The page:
Cardiologists at the Intermountain Heart Institute recently made Utah medical history as they implanted the Intermountain West’s first leadless (i.e., wireless) cardiac pacemaker to treat a Logan woman who suffers from atrial fibrillation.
The Nanostim leadless pacemaker is less than 10 percent of the size of a conventional pacemaker and is the least invasive pacing technology available today. During the procedure, the small device is inserted with a steerable catheter through the femoral vein directly into the lower chamber of the heart. It’s then anchored into the heart, detached from the insertion device, and left to monitor and pace the heart to a normal rhythm if the heart slows to an unsafe pace.
Susan Thomas received the Intermountain West’s first leadless cardiac pacemaker at the Intermountain Medical Center Heart Institute. Cardiologist Jared Bunch, MD, participated on the implantation team.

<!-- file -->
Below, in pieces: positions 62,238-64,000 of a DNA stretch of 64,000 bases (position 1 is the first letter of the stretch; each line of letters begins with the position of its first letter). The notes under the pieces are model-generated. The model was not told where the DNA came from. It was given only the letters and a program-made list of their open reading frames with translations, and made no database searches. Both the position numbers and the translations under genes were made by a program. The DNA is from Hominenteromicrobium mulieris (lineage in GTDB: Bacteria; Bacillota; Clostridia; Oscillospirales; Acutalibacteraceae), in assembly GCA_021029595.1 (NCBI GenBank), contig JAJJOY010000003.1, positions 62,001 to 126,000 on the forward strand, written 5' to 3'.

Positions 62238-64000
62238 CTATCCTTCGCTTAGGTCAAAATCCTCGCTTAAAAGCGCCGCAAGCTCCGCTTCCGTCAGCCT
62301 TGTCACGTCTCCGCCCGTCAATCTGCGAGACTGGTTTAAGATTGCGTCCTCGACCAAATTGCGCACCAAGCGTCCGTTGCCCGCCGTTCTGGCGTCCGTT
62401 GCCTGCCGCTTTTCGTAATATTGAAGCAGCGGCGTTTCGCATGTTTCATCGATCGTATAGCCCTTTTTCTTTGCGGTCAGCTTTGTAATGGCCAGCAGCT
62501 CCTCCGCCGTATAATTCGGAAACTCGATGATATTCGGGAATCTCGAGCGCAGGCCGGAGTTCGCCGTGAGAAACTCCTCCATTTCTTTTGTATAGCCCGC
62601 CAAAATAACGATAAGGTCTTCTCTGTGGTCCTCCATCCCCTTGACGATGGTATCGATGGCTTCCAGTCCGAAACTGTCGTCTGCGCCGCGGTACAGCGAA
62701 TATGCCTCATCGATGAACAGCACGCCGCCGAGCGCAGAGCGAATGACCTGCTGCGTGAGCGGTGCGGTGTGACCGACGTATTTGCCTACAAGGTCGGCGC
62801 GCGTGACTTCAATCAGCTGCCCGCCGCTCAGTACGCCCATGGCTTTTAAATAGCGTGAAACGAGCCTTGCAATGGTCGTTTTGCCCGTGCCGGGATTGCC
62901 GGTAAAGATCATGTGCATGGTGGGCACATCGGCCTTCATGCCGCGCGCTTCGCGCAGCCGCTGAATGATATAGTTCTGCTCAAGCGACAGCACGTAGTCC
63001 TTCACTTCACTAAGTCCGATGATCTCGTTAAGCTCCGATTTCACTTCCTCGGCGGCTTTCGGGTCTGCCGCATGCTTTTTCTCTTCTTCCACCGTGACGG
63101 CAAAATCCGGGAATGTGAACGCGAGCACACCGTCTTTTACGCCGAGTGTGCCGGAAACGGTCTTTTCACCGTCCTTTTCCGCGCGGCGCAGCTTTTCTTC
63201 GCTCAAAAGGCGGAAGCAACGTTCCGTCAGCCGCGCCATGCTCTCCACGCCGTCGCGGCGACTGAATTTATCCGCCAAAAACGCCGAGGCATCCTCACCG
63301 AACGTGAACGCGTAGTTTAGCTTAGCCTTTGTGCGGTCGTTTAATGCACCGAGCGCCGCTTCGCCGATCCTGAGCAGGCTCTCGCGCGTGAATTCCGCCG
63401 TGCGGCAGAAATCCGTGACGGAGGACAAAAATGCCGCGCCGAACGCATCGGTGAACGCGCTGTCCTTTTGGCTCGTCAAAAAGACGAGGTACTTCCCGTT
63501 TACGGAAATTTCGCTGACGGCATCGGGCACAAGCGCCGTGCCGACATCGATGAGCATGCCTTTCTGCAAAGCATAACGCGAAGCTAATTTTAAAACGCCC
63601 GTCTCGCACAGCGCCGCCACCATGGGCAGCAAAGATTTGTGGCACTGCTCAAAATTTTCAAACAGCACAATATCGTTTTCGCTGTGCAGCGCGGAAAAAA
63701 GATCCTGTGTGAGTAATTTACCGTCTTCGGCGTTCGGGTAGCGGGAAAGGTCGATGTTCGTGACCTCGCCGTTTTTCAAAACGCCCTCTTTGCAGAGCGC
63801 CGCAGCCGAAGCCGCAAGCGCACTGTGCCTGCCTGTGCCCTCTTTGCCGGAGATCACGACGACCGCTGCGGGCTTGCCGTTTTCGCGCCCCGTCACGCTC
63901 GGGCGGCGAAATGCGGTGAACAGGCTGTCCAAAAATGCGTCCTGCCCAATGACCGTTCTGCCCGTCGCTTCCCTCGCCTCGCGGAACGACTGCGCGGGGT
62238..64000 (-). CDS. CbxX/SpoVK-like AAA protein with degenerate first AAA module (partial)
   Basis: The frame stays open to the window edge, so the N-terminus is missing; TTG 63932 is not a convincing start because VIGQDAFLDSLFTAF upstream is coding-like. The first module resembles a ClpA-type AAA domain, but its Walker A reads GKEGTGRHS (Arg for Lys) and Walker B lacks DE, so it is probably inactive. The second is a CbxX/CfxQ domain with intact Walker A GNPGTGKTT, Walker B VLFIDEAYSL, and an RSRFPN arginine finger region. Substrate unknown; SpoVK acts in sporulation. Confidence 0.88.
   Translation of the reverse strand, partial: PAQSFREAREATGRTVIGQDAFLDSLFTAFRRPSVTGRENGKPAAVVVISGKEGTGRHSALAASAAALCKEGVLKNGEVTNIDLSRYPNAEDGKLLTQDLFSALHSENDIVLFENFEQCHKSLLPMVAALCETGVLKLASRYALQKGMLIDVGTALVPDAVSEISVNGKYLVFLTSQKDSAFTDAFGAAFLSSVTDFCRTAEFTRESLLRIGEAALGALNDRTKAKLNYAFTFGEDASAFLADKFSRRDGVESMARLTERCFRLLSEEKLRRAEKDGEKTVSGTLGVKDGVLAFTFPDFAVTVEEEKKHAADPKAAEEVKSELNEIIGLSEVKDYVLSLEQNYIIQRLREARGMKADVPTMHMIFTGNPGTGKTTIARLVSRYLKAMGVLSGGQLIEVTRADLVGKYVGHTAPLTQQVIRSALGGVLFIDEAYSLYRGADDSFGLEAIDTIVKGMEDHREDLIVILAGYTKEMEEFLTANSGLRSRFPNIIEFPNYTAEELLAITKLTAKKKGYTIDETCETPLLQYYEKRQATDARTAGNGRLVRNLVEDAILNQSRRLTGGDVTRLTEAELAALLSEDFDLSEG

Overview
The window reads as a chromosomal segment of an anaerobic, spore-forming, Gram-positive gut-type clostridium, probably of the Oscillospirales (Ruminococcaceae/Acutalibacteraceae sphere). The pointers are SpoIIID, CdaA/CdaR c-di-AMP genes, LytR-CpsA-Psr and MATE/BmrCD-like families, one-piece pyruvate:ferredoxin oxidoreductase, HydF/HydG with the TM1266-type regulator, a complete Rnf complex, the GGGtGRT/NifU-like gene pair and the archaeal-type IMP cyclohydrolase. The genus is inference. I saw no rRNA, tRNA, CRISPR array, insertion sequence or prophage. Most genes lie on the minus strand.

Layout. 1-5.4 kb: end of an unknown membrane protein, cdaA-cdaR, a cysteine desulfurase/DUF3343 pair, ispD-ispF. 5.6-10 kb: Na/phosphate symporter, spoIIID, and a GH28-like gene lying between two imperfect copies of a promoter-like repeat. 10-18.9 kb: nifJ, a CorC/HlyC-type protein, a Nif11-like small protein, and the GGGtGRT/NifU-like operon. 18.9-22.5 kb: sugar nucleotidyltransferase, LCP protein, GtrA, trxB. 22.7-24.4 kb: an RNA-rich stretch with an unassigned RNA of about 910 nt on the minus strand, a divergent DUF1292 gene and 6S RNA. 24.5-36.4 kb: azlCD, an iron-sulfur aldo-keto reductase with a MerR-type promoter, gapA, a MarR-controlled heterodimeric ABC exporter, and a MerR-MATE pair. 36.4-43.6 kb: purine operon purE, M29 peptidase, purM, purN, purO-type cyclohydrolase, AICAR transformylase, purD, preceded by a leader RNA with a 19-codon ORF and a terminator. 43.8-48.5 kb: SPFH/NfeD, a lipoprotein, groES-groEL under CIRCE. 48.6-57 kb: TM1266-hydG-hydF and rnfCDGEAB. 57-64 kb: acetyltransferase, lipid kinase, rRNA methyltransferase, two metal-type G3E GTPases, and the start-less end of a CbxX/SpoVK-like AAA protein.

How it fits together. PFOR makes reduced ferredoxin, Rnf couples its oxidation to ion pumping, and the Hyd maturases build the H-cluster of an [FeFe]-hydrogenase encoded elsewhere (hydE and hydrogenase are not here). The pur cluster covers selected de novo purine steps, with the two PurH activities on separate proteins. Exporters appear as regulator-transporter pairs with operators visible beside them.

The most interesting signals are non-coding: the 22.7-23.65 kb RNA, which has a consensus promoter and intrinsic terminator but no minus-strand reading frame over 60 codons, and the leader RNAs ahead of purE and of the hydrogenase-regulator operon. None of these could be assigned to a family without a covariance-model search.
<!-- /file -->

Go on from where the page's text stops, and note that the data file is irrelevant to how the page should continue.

Patients benefit from the elimination of the visible lump and scar at a conventional pacemaker’s insertion site, which is typically in the left upper chest. In addition, certain restrictions on patient activity with traditional pacemakers after surgery—routinely recommended in order to prevent dislodgment or damage to a pacemaker’s leads until the complete system site fully heals—may be lifted with a leadless pacemaker implant. This potentially improves the early quality of life for patients after the procedure and minimizes delays in their healing process.
The implant is part of the LEADLESS II pivotal trial, which is a prospective, non-randomized, multi-center, international clinical study designed to evaluate the safety and effectiveness of the Nanostim leadless pacemaker. The study is expected to enroll approximately 670 patients at 50 centers across the United States.